The field of synthetic ion channels is also referred to as ion-channel reconstitution, which designates “the solubilization of the membrane, the isolation of the channel protein from the other membrane constituents and the reintroduction of that protein into some form of artificial membrane system that facilitates the measurement of channel function,” and more broadly denotes “the [general] study of ion channel function and can be used to describe the incorporation of intact membrane vesicles, including the protein of interest, into artificial membrane systems that allow the properties of the channel to be investigated” [1]. The field has been active since the 1970s, with experimental successes in the incorporation of functioning synthetic ion channels into biological bilipid membranes and artificial membranes dissimilar in molecular composition and structure to biological analogues underlying supramolecular interactions, ion selectivity and permeability throughout the 1980’s, 1990’s and 2000’s. The relevant literature suggests that their proposed use has thus far been limited to the elucidation of ion-channel function and operation, the investigation of their functional and biophysical properties, and in lesser degree for the purpose of “in-vitro sensing devices to detect the presence of physiologically-active substances including antiseptics, antibiotics, neurotransmitters, and others” through the “… transduction of bioelectrical and biochemical events into measurable electrical signals” [2].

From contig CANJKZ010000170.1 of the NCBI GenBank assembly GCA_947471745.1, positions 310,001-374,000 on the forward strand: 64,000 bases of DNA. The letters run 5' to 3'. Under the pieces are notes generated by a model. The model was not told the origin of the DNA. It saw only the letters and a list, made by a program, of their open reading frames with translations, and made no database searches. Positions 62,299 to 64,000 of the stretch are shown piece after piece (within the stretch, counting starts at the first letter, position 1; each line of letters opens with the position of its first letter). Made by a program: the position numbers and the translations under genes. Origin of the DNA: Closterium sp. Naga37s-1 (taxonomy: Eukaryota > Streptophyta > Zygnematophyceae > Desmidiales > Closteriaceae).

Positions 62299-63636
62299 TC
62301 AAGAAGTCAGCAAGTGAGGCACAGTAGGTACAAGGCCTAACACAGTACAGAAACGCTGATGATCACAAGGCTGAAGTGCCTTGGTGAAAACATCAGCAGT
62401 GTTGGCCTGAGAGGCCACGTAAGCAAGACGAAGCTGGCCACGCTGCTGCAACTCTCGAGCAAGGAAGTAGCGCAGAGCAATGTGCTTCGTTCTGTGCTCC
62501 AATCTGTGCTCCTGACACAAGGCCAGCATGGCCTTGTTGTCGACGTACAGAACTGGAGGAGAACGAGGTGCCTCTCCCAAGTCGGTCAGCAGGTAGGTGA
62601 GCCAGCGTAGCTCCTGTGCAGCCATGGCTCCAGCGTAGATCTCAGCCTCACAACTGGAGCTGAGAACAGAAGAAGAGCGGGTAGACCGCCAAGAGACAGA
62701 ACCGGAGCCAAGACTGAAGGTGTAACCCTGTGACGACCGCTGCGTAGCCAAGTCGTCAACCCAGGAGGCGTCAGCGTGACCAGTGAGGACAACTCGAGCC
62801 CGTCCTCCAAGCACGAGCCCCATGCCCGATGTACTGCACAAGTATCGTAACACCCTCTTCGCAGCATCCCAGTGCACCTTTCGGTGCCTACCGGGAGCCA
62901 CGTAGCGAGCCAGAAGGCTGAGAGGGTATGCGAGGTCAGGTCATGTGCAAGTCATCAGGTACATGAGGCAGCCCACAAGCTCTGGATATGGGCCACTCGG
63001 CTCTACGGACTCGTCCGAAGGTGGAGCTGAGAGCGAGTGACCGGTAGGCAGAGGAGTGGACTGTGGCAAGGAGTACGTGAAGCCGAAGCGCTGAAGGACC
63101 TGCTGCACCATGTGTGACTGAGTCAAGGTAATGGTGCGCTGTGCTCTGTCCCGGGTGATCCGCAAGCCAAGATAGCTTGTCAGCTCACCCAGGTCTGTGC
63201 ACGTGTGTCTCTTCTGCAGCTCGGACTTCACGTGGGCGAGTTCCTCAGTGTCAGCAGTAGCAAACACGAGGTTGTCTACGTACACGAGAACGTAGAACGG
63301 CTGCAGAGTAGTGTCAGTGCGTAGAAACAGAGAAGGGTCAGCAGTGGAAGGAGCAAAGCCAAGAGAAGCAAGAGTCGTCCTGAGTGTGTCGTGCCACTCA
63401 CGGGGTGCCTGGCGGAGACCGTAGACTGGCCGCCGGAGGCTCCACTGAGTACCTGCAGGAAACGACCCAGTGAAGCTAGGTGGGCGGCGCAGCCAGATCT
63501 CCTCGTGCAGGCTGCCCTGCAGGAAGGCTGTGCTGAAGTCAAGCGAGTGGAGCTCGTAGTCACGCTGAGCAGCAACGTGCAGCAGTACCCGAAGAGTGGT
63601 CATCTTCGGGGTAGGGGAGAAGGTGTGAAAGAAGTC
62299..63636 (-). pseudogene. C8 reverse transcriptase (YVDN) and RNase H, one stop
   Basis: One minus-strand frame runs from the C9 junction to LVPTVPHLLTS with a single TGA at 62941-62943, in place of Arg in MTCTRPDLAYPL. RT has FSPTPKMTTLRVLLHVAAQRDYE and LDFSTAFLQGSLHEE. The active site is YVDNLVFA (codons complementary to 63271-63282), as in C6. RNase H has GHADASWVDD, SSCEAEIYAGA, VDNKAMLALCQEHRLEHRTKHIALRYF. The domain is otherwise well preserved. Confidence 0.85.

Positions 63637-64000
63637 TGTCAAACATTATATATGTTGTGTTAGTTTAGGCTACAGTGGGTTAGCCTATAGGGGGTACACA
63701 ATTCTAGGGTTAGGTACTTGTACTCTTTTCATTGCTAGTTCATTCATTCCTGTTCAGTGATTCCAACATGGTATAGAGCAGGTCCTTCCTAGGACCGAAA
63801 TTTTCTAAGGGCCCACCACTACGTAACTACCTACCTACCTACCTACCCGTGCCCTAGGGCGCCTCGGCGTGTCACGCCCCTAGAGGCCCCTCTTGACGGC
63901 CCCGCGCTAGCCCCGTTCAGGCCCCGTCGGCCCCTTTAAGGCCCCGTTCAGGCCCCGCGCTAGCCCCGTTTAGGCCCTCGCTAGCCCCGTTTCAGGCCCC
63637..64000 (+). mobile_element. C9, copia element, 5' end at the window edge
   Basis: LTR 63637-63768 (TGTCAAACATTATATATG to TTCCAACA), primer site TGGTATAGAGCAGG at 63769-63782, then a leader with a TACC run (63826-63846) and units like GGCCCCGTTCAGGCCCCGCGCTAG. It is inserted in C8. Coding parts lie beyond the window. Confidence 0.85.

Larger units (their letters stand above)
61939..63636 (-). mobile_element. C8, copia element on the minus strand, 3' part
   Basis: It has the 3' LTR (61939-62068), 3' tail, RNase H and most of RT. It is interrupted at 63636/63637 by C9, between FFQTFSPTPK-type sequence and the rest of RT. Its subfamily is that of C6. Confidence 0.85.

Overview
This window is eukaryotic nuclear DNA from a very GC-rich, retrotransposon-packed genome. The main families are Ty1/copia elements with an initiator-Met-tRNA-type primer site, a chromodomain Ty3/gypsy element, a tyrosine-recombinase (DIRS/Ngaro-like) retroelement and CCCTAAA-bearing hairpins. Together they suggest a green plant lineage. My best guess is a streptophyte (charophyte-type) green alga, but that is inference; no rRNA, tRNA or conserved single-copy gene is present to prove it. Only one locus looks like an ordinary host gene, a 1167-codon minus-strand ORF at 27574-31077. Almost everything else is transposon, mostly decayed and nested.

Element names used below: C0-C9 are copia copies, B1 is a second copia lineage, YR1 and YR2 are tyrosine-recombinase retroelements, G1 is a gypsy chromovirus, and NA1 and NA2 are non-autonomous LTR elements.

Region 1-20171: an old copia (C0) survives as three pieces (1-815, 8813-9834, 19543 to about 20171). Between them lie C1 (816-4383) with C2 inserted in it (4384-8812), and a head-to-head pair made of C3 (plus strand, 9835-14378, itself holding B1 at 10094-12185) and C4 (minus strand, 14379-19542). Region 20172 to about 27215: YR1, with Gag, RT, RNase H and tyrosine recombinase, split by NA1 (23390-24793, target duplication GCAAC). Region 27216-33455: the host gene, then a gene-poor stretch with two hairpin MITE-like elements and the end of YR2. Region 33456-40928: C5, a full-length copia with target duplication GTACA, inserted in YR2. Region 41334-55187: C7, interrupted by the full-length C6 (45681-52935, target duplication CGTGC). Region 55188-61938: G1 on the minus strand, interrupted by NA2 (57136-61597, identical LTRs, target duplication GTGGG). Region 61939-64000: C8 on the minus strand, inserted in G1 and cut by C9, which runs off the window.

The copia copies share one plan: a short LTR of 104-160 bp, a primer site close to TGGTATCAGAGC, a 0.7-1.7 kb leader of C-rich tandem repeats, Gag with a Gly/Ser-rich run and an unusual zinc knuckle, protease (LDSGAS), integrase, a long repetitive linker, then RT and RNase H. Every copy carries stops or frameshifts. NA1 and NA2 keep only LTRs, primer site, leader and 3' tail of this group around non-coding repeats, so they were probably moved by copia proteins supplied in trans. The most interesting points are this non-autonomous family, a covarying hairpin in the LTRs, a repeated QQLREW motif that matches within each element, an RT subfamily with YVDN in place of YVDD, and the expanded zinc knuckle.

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Jun 7, 2013

Methuselah Foundation Just Donated $5,000 to L. Stephen Coles Fundraiser — Please Support This Campaign To Save A Life

Posted by in category: life extension

UPDATE: A generous contribution of $5,000 from the Methuselah Foundation has been received! This will put the fundraiser over the top of the cost and pay for the advanced Champions Oncology treatment described below.

However, Dr. Coles still has other medical expenses outstanding, and more will be coming in.